What’s it like to make the transition to Randolph?

Posted by Rebecca Moore - 01 March, 2016

Great Questions_2016_484X252 Question 4At a recent new parent coffee with our head of school, parents were sharing stories about what it is like to be new at Randolph. The experiences had been very positive for the younger children. Someone wondered what the experience was like in the upper grades. At this point, one parent who had been fairly quiet, talked about her son’s experience as a new 10th grader. Admissions Associate Kelly Emerson and I caught up with her afterward to learn more.

What brought you to Randolph?

2015-10-30 09.00.13My husband’s job entailed a relocation from Dallas-Fort Worth to Huntsville. Up to this point, Jake had attended public school as had our older two children. My husband and I decided that a smaller, independent school might help ease the transition for Jake.

I had attended a small independent school myself; over the years we had discussed this as a possibility for Jake. We had always ruled this out because, like Huntsville, we had good public schools; the nearest independent school was a 45-minute drive away.

The move really gave us the push we needed to make that change for Jake. We felt that a smaller school would not only benefit Jake academically, but socially as well. With 2,000 students in a large public high school, there are only so many spots on each sports team or roles in a play; typically only the best of the best get the opportunity to participate at this level, which leaves a large number of students behind.

A smaller school opens up more opportunities for students to participate in whatever activities interest them. In a large school, there seems to be a reliance on cliques; students carve out a smaller group to which they belong and there is not a lot of mingling. At Randolph, the number of students is not overwhelming and the students don’t feel the need to create these cliques. It is perfectly acceptable to have friends across a wide range of activities and to even have friends who may not be in your grade (something unheard of in Jake’s old school!).

How was the transition?

2014-01-27 12.54.46In spite of moving three times in two months, Jake’s transition to Randolph as a 10th grader was much smoother than his transition from 8th to 9th grade in the same school system back in Texas.

We all remember the social minefield that is the school cafeteria; those 30 minutes or so can produce a great deal of anxiety for students (and, as a result, for parents too).

Every day at the start of the school year, I would ask him how lunch had gone and, most importantly, who did he sit with. From day one, Jake always had a group that would include him at their table; by the third or fourth week, he had a regular lunchtime group of friends. This was a refreshing change from prior years when tables would fill up quickly and you did not dare buy your lunch in case your table filled up while you were in the lunch line! Jake buys his lunch every day and never has to worry that he won’t have a place at the table.

RHComingCandid-0210We have watched Jake grow and mature so much both socially and academically in the six months that he has been at Randolph. Jake has been included in a larger variety of group activities this year than at his old school. He played on the basketball team and joined both the movie club and the video club. He was elected to the Homecoming Court, representing the 10th grade as the sophomore prince.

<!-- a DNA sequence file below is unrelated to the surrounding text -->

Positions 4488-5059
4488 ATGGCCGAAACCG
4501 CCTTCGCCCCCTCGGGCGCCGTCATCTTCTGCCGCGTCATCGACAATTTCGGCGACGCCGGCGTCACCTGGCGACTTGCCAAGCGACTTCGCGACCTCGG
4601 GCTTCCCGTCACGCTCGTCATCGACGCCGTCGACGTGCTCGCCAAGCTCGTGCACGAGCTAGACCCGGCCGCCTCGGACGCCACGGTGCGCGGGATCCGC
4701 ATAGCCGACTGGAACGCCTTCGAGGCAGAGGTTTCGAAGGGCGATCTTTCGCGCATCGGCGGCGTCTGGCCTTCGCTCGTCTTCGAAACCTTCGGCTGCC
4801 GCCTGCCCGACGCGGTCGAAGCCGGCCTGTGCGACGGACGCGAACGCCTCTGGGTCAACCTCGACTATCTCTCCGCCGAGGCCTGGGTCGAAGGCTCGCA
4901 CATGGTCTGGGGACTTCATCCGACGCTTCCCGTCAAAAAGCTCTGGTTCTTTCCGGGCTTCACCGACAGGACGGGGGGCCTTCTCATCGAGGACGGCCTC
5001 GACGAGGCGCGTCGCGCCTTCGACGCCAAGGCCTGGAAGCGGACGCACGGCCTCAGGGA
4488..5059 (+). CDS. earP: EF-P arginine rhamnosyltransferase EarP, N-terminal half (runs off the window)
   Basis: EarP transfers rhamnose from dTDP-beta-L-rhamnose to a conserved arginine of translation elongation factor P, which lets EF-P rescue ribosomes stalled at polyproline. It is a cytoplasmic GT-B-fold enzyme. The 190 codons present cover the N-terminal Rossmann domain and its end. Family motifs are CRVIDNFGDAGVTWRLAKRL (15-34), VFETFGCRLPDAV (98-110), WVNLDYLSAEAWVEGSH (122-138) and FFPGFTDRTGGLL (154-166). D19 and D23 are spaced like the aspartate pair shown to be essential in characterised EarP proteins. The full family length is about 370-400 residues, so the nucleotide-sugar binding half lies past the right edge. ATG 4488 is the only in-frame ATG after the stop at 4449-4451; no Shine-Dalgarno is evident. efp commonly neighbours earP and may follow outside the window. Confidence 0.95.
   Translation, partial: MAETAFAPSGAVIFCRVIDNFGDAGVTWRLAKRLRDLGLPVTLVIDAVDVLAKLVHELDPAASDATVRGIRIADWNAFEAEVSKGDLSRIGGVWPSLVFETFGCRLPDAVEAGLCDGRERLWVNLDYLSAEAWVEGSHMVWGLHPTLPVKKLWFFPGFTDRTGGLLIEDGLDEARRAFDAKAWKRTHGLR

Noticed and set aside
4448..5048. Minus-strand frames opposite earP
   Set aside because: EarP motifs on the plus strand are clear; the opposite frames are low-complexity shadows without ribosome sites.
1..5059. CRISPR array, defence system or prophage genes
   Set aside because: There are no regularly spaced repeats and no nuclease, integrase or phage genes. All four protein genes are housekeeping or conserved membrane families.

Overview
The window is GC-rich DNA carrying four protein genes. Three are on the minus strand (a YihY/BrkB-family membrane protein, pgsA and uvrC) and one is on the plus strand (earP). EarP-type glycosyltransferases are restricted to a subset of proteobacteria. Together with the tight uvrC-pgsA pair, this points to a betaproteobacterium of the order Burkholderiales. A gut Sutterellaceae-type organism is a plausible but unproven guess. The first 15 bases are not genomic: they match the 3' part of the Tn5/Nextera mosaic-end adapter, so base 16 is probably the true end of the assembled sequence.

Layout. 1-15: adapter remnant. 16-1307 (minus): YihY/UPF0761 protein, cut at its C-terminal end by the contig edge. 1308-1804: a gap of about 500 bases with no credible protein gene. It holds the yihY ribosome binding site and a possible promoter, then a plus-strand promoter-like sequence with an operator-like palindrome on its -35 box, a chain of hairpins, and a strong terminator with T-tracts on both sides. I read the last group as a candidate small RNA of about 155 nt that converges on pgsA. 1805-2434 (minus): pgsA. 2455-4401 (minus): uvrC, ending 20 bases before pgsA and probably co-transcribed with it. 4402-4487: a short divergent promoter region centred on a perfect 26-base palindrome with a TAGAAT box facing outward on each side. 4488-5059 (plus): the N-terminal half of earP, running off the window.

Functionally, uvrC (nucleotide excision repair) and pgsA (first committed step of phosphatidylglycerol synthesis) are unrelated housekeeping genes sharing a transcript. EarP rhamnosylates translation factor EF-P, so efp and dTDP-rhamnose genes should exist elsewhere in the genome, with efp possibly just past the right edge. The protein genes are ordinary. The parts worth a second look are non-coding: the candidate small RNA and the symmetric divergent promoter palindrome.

Socially, Randolph has been great. Jake would be the first to admit that Randolph is more academically challenging than his prior school; he would also be the first to admit that this is not a bad thing. He freely admits that you have to work harder at Randolph, but that is okay.

At his prior school, homework was often a worksheet – sometimes even a word search; at Randolph, homework revolves around reading and critical thinking skills.  Sometimes Jake will say, “I wish I could have a worksheet instead of this essay,” but if you give him the option of returning to a public school the answer is always an emphatic “no.” Now, he feels like his first year of high school was a “wasted year.”

What are the opportunities for you to get involved in the Randolph community?

IMG_9664There are so many different ways for families to be involved in the Randolph community.  First, the communication from the school is phenomenal. At public school, parents have to rely on their students passing the information on or parents have to search out the information on the school website. Many times, information never makes it home or there is a lot of last-minute scrambling.

In the six months we have been here, I have attended more meetings at Randolph than the entire time my older daughter and son were in high school back in Texas! Second, there are ample opportunities to volunteer and be engaged with the Randolph community. I have volunteered during both the Fall and Winter athletic seasons; I worked the teacher appreciation luncheon and Under the Christmas Tree.

2015-10-19 09.48.01Randolph is very reminiscent of the independent school that my siblings and I attended. It is funny. We moved hundreds of miles away from our family, but, it feels like coming home. It feels right. We feel lucky to have found Randolph and we are so grateful that Jake has a school like Randolph where he can grow and flourish for the next three years.


Photos: Rebecca Moore, Debbie Tomlinson, Jeff White

Topics: Academics, admissions, Admissions, basketball, community, School Culture, friends, Homecoming, lunch, new students, parents, UTCT

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